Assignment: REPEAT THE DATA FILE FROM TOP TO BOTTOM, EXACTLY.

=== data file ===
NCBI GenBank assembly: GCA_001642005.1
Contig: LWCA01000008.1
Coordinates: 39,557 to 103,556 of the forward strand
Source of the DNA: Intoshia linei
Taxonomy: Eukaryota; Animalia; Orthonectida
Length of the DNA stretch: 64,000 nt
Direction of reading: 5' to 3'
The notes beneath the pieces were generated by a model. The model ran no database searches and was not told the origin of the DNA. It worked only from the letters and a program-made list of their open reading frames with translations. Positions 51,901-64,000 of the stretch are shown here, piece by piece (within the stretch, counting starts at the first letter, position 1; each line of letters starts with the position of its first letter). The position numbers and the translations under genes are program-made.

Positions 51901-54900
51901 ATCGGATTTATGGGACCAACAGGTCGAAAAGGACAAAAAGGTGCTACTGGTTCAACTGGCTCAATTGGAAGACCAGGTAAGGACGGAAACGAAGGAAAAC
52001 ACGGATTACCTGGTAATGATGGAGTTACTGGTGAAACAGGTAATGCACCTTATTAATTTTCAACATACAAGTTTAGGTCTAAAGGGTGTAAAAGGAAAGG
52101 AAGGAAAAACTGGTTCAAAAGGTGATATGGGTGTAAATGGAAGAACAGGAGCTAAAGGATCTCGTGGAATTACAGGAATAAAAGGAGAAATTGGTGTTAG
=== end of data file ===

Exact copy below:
NCBI GenBank assembly: GCA_001642005.1
Contig: LWCA01000008.1
Coordinates: 39,557 to 103,556 of the forward strand
Source of the DNA: Intoshia linei
Taxonomy: Eukaryota; Animalia; Orthonectida
Length of the DNA stretch: 64,000 nt
Direction of reading: 5' to 3'
The notes beneath the pieces were generated by a model. The model ran no database searches and was not told the origin of the DNA. It worked only from the letters and a program-made list of their open reading frames with translations. Positions 51,901-64,000 of the stretch are shown here, piece by piece (within the stretch, counting starts at the first letter, position 1; each line of letters starts with the position of its first letter). The position numbers and the translations under genes are program-made.

Positions 51901-54900
51901 ATCGGATTTATGGGACCAACAGGTCGAAAAGGACAAAAAGGTGCTACTGGTTCAACTGGCTCAATTGGAAGACCAGGTAAGGACGGAAACGAAGGAAAAC
52001 ACGGATTACCTGGTAATGATGGAGTTACTGGTGAAACAGGTAATGCACCTTATTAATTTTCAACATACAAGTTTAGGTCTAAAGGGTGTAAAAGGAAAGG
52101 AAGGAAAAACTGGTTCAAAAGGTGATATGGGTGTAAATGGAAGAACAGGAGCTAAAGGATCTCGTGGAATTACAGGAATAAAAGGAGAAATTGGTGTTAG